The crazy woman was out in the street again last night, ranting and demanding cigarettes.
“They took my stuff! Why do they have to come into your house and take your stuff?!?”
It was the warm muggy days at the tail end of summer, and sleep was impossible without the breeze that also carried her voice into my defenseless ears.
“Coming over here, my house, no reason for it.”
There was a pause. Then she bellowed “Albany, New York!”
Well, that was different.
“Nobody listens anyhow, even — Austin, Texas!”
A moment of blessed silence dripped by, before “Santa Fe, New Mexico!”
I listened as she ticked them off:
I waited for her to make a mistake. It was one of the drawbacks of being a teacher; you tended to take your job home with you. She worked her way through all fifty, then moved further afield:
“London, England! I told them, leave me alone!”
A window closed somewhere, and an air conditioner went on.
Finally I abandoned sleep and went outside to smoke a cigarette.
Her voice took on a veneer of sanity.
“Excuse me, can I bum a cigarette?”
“No,” I said, flicking a match and breathing deep.
“ — you” she said, and I’ll not repeat it in polite company.
She wandered further down the block.
Eventually she exhausted my knowledge with “Kinshasa, Zaire!”
I followed her down the block, and she turned to me.
“Can I buy one off you?”
“No,” tossing the butt into the street. Then, “What are you doing?”
“They took my stuff!”
“Geography.” She hiccupped. “Beijing, People’s Republic of China!”
I should have known better.
“Geography took your stuff?”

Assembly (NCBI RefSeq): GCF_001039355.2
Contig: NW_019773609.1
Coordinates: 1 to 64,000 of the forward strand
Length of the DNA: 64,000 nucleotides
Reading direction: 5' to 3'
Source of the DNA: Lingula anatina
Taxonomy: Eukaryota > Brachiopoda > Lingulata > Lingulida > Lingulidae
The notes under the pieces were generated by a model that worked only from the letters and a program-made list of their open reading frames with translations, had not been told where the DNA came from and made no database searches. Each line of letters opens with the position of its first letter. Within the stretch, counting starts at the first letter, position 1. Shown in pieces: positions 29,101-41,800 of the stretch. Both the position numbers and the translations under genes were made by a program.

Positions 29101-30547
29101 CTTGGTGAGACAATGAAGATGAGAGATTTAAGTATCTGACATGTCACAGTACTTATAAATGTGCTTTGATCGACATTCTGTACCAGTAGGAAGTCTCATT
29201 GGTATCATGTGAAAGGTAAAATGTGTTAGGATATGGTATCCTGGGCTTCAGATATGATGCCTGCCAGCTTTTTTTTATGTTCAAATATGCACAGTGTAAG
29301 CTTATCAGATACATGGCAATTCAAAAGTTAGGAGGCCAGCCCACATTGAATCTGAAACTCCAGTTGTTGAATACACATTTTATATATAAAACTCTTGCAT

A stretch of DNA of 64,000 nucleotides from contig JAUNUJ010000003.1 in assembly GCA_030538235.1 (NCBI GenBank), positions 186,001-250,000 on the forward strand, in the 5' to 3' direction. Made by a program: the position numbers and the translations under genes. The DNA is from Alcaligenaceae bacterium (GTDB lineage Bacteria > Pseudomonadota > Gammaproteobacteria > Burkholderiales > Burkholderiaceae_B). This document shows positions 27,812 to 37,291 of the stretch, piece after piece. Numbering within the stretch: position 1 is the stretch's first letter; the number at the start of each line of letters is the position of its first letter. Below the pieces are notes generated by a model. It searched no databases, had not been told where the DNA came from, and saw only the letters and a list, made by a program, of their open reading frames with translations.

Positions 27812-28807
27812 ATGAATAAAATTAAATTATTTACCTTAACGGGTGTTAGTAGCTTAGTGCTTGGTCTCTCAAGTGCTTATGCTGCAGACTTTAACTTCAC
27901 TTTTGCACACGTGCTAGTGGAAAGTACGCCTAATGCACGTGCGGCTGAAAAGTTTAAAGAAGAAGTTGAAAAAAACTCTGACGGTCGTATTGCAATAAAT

“It’s in my head! Sri Jayawardenapura Kotte, Sri Lanka!”
“That’s a good one. Got the accent just right.”
“Please, just one cigarette.”
I was curious enough to keep playing. “Sure.”
She lit and inhaled with ravenous drags. It was a quarter gone before she spoke, in a calmer voice. “Thanks. Smoking helps keep them away.”
“What, the voices?”
“Don’t look at me like I’m stupid,” she said between puffs. “The capitals. They’re all in here.” She tapped her head. “And they want to come out.” She finished her cigarette and ground it under her heel. “Nothing but maps, now. I didn’t even know these places. Which ones were true. Where I was. But they told me.” She coughed as she laughed. “Oh God, they told me. Almost through now…”
Her eyes widened. “Oh no. No, no. It’s starting again!”
Her mouth twisted with hate. “Why can’t they leave me alo – Los Angeles, California!”
“Hey,” I said. “You got that one wrong.”
She turned to look at me, and her eyes were a stranger’s. “No I didn’t.”
Despite the heat, I suddenly felt cold. I turned and began walking home; she trailed along behind me, begging for another cigarette. I ran inside, slammed the door and rushed into my office.
I opened the atlas, turned to California, and slid my finger along the coastline, until I found a star over the City of Angels. “No, no, no…” I muttered, my hands shaking. “It’s Sacramento. It’s always been Sacramento.” I pulled out a map from the bookcase. Triple-A, at least, agreed with me. I looked at the atlas again, and the star was back in the Central Valley, on the edge of the delta. Maybe I had just misread it…
I heard her outside: “Miami, Florida!”
I ran back outside, shouting, “No, you’re wrong! It’s Tallahasee — ” but she was nowhere to be found. A murmur filled my head, a sussurating whisper like dried leaves. Names, names, names… some were right; others…
“It’s Tallahasee,” I said to no one. “Tallahasee, Florida!”
Don Raymond lives in the tiny hamlet of Alturas, CA, where he works as an accountant at the local casino, which is not a career path his counselors had ever mentioned to him. He spends his free time mediating the Machiavellian feline politics of his household. You can read more of his work at Bourbon Penn, The Molotov Cocktail, and Architrave Press. He also once didn’t make a left turn at Albuquerque.
This story is sponsored by
Nine Romantic Stories — Carla Sarett’s “well-crafted” and “witty” stories offer romance deconstructed, tinged with metaphysics and Hollywood-style charm. EDF Readers: use coupon BB76W for .99 price.